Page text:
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Lucy’s Time

by Leslie

Mommy and Lucy as Dr. Evil

Teeth! Mommy and Lucy

Just you and me, kid.
Julia’s at school today.
Baby, I’m all yours.

I originally posted this on December 7, 2007.

Music, when it’s really good, can move you – sometimes, to another place or time.

Across The Universe* by The Beatles is one of those songs for me.

It takes me to a nursery rocking chair before a brown acrylic tree trunk that reaches up the wall to lush green painted leaves that burst out, over and onto the ceiling of a sun-filled room where I am sitting with my baby – my Julia – resting in my arms. Her little hand is gripping my finger. The world outside is calm and still. Her eyes are searching my face.

There’s a pile of lullaby cds next to the radio to choose from, but it is this one I pick again and again for our quiet time together.

“Limitless undying love which shines around me like a million suns, it calls me on and on across the universe.”

Yes, this our song.

I sing to her.

“Nothing’s gonna change my world”

Those breathy words escape my lips, but my heart is whispering thanks for this amazing gift, for this child given to me to love, to nurture, to show the world to.

“Nothing’s gonna change my world”

I sing it again. It is a promise – a vow to protect her from anything that may steal her light – that incredible light she has in her. I reaffirm it each time I sing the words:

“Nothing’s gonna change my world”

Oh my little girl, who fell asleep in loving arms to the sweet sound of music last night – Mommy will never break that promise.

“Nothing’s gonna change my world”

If my life were a movie, this is the part where that song would play as Julia and I make the slow-motion walk to her Kindergarten classroom. It’d be intercut with flashback footage of the two of us in the nursery. And you would be crying. Unless you’re one of those less fortunate souls who hasn’t had the chance to love or be loved like this. Then, you’d be rolling your eyes. That’s okay, though. You’d find love one day. Because in a world where my life is a movie, everyone does.

Walking Julia to her first day at Kindergarten

I dropped her off at her classroom this morning and asked her if she knew what to do. She said, “Yes, but I want to hug and kiss you first.” I let her.

“Have a great day, Sweetie. See you after school,” I said casually and walked out of sight. Then, I snuck back and peeked until I saw her check in with her teacher. She didn’t turn back to look for me. Not even once. And I’m glad. Because she is ready for Kindergarten. Also, so she wouldn’t see me crying, because I am not.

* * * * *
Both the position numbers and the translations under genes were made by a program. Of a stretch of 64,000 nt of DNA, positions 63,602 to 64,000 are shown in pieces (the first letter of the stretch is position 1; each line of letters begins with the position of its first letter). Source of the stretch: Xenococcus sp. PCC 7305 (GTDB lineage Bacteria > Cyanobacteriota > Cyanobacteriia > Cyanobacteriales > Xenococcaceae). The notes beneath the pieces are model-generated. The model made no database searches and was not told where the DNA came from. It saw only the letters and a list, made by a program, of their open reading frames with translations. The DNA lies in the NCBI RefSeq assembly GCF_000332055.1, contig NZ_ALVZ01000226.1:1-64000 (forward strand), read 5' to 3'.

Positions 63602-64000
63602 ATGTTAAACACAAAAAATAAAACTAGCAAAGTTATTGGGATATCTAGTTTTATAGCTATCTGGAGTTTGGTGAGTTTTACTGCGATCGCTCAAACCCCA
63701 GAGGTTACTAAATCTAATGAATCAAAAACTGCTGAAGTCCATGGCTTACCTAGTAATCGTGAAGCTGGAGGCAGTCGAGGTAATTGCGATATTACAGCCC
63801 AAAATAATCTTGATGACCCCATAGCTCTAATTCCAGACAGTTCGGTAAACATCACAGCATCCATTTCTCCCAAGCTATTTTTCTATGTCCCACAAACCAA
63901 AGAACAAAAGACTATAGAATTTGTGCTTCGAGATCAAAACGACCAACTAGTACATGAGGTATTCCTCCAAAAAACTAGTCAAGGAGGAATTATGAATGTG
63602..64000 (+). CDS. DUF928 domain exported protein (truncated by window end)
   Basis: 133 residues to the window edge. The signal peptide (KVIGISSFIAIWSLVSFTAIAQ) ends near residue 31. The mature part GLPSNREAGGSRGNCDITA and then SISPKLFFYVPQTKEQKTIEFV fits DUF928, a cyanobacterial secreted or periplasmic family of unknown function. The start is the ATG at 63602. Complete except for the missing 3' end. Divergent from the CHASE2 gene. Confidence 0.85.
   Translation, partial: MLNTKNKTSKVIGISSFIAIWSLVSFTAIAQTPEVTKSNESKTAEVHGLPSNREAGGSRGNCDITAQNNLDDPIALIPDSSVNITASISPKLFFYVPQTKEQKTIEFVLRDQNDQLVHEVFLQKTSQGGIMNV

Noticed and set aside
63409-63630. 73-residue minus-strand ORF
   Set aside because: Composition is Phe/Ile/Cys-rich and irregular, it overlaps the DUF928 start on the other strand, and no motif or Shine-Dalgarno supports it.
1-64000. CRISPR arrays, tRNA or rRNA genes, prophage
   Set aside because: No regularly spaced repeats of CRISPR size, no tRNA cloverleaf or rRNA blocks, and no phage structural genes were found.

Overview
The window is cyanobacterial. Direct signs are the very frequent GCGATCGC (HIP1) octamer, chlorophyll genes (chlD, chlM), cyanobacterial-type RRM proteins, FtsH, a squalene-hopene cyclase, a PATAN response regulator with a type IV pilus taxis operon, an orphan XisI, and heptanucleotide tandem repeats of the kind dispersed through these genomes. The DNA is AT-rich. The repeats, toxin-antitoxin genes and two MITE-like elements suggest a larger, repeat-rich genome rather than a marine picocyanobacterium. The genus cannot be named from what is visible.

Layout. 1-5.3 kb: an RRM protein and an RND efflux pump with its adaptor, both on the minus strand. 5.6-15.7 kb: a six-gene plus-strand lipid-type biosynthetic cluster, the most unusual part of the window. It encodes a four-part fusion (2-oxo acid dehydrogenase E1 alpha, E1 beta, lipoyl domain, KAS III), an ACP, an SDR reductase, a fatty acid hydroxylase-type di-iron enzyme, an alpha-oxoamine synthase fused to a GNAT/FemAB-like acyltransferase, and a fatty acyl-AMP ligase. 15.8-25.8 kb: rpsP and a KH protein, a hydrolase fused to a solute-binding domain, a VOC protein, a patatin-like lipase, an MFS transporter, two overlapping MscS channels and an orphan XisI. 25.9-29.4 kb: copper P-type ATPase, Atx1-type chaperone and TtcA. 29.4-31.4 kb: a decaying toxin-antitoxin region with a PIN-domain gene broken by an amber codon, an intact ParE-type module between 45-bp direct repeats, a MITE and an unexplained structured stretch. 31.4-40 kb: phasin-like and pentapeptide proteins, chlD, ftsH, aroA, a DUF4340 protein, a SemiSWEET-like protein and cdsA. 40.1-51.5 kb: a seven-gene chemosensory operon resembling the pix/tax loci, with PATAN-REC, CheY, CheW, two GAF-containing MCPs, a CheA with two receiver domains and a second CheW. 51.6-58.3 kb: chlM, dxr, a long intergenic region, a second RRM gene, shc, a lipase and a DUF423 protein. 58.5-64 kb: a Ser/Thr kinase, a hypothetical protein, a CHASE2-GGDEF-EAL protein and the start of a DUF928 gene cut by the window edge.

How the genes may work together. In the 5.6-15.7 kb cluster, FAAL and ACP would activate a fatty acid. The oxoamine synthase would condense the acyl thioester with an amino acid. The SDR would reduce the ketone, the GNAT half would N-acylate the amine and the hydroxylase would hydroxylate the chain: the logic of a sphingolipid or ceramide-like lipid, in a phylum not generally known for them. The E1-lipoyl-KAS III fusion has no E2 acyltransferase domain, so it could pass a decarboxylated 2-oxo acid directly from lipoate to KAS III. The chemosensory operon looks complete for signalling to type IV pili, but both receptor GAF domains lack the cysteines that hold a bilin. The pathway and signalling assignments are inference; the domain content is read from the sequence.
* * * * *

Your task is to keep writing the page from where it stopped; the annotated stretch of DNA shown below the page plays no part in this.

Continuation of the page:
Last night I came home from Julia’s Kindergarten Open House, headed straight to my computer, clicked Write Post and furiously began typing in an effort to tame my flurry of thoughts and emotions into something resembling sanity. But five sentences in, I stopped. I deleted. And I did not publish anything. I was suddenly very aware that my blog is not anonymous. And I have learned that you should never assume that someone doesn’t read your blog. Especially if the URL is on your bumper. Or a t-shirt you like to wear. Also the business cards your husband handed out at the Farmer’s Market because it had your Etsy web address on it.

My blog is about me. Much of what I’ve written here over the past three years has also been about Julia. Our lives have been so intermeshed, it’s hard to discern which stories are hers and which are mine. But this step into Kindergarten has made a distinction between us. And I have to be reasonable about how what I write here will affect her life apart from me. It’s true that I had no problem writing about her journey to preschool, but that was different. Julia’s preschool was a little piece of heaven and I couldn’t even invent something negative to write about it. Kindergarten is different. The way I feel about it is best expressed in the following song by Cartman of South Park. Just change the words “third grade” to “Monstessori preschool.”

So, I’m not going tell you about the parent that gave me nightmares. Or the other stuff that made me feel a little peacocky. But I will tell you this: I realize that I have been lucky. I’ve been able to provide my children with rich learning opportunities and surround them with friends that have involved parents who are all positive role models. This is not the case, or even the hope, for all parents.

Regardless of who she shares it with, I expect that Julia’s Kindergarten experience will be a good one. She’s going to learn and grow in ways I can’t even imagine yet. And my doubts will fade as I learn where I fit in it all. Because I am still her first and best teacher. The rest is just outsourcing.

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